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LLTools: machine learning for human language processing

Summary

Machine learning methods in Human Language Technology have reached a stage of maturity where widespread use is both possible and desirable. The MIT Lincoln Laboratory LLTools software suite provides a step towards this goal by providing a set of easily accessible frameworks for incorporating speech, text, and entity resolution components into larger applications. For the speech processing component, the pySLGR (Speaker, Language, Gender Recognition) tool provides signal processing, standard feature analysis, speech utterance embedding, and machine learning modeling methods in Python. The text processing component in LLTools extracts semantically meaningful insights from unstructured data via entity extraction, topic modeling, and document classification. The entity resolution component in LLTools provides approximate string matching, author recognition and graph-based methods for identifying and linking different instances of the same real-world entity. We show through two applications that LLTools can be used to rapidly create and train research prototypes for human language processing.
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Summary

Machine learning methods in Human Language Technology have reached a stage of maturity where widespread use is both possible and desirable. The MIT Lincoln Laboratory LLTools software suite provides a step towards this goal by providing a set of easily accessible frameworks for incorporating speech, text, and entity resolution components...

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NetProf iOS pronunciation feedback demonstration

Published in:
IEEE Automatic Speech Recognition and Understanding Workshop, ASRU, 13 December 2015.

Summary

One of the greatest challenges for an adult learning a new language is gaining the ability to distinguish and produce foreign sounds. The US Government trains 3,600 enlisted soldiers a year at the Defense Language Institute Foreign Language Center (DLIFLC) in languages critical to national security, most of which are not widely studied in the U.S. Many students struggle to attain speaking fluency and proper pronunciation. Teaching pronunciation is a time-intensive task for teachers that requires them to give individual feedback to students during classroom hours. This limits the time teachers can spend imparting other information, and students may feel embarrassed or inhibited when they practice with their classmates. Given the demand for students educated in foreign languages and the limited number of qualified teachers in languages of interest, there is a growing need for computer-based tools students can use to practice and receive feedback at their own pace and schedule. Most existing tools are limited to listening to pre-recorded audio with limited or nonexistent support for pronunciation feedback. MIT Lincoln Laboratory has developed a new tool, Net Pronunciation Feedback (NetProF), to address these challenges and improve student pronunciation and general language fluency.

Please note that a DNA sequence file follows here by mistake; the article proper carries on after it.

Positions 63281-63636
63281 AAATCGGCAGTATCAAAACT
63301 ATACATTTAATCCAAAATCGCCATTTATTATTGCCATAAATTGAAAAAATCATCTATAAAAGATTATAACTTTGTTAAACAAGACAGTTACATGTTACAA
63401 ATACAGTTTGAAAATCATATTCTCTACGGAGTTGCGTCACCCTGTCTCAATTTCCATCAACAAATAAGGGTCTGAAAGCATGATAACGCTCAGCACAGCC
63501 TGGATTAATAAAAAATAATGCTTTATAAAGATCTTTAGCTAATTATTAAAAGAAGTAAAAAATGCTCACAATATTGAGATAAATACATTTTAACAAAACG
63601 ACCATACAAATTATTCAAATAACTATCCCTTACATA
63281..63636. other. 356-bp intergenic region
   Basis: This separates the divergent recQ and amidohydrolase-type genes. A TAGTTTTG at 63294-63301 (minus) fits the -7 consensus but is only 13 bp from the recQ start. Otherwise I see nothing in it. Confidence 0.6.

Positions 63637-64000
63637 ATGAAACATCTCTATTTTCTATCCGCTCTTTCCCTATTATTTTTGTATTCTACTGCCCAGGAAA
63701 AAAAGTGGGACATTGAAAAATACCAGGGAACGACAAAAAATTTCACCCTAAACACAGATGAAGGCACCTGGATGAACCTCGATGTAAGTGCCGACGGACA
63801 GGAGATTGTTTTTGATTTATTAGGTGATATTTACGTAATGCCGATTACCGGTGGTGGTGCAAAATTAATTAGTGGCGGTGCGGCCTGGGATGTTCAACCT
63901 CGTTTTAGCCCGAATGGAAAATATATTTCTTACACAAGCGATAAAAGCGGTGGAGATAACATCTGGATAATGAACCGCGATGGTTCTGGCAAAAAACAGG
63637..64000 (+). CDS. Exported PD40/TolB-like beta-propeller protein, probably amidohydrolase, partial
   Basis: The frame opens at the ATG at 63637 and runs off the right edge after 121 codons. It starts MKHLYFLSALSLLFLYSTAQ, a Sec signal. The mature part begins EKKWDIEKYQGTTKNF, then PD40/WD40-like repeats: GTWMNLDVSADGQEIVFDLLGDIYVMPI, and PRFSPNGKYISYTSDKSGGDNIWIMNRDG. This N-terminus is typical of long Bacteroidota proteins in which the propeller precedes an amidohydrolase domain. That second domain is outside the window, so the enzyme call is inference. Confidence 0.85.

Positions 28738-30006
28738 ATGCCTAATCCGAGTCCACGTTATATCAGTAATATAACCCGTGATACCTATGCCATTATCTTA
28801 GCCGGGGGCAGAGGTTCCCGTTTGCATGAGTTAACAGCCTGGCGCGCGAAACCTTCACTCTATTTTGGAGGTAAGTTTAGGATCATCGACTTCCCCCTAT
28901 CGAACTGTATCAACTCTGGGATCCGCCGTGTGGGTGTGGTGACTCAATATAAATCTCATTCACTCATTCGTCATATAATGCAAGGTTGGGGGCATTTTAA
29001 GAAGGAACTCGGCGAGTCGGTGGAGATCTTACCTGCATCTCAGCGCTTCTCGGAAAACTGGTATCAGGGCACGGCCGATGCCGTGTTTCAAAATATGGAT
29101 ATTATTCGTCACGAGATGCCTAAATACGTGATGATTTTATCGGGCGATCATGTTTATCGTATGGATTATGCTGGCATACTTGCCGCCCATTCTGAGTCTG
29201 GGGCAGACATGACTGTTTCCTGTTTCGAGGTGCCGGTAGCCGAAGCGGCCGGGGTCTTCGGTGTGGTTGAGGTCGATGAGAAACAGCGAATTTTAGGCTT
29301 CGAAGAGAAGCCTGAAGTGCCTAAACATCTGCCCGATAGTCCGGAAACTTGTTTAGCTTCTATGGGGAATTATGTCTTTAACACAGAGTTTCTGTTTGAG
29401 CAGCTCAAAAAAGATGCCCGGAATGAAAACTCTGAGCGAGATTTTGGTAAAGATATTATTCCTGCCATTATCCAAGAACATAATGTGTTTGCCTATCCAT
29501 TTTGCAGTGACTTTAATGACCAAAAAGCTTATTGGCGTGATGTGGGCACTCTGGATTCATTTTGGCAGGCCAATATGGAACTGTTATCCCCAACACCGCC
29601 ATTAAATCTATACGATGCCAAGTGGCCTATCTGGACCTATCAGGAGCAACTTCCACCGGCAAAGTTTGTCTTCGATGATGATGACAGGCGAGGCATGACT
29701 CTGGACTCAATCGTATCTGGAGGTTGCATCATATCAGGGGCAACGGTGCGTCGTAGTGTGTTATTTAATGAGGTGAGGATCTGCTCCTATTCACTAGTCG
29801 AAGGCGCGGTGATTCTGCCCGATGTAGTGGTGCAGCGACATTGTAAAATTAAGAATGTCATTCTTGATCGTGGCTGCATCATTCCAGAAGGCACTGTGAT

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Summary

One of the greatest challenges for an adult learning a new language is gaining the ability to distinguish and produce foreign sounds. The US Government trains 3,600 enlisted soldiers a year at the Defense Language Institute Foreign Language Center (DLIFLC) in languages critical to national security, most of which are...

READ MORE

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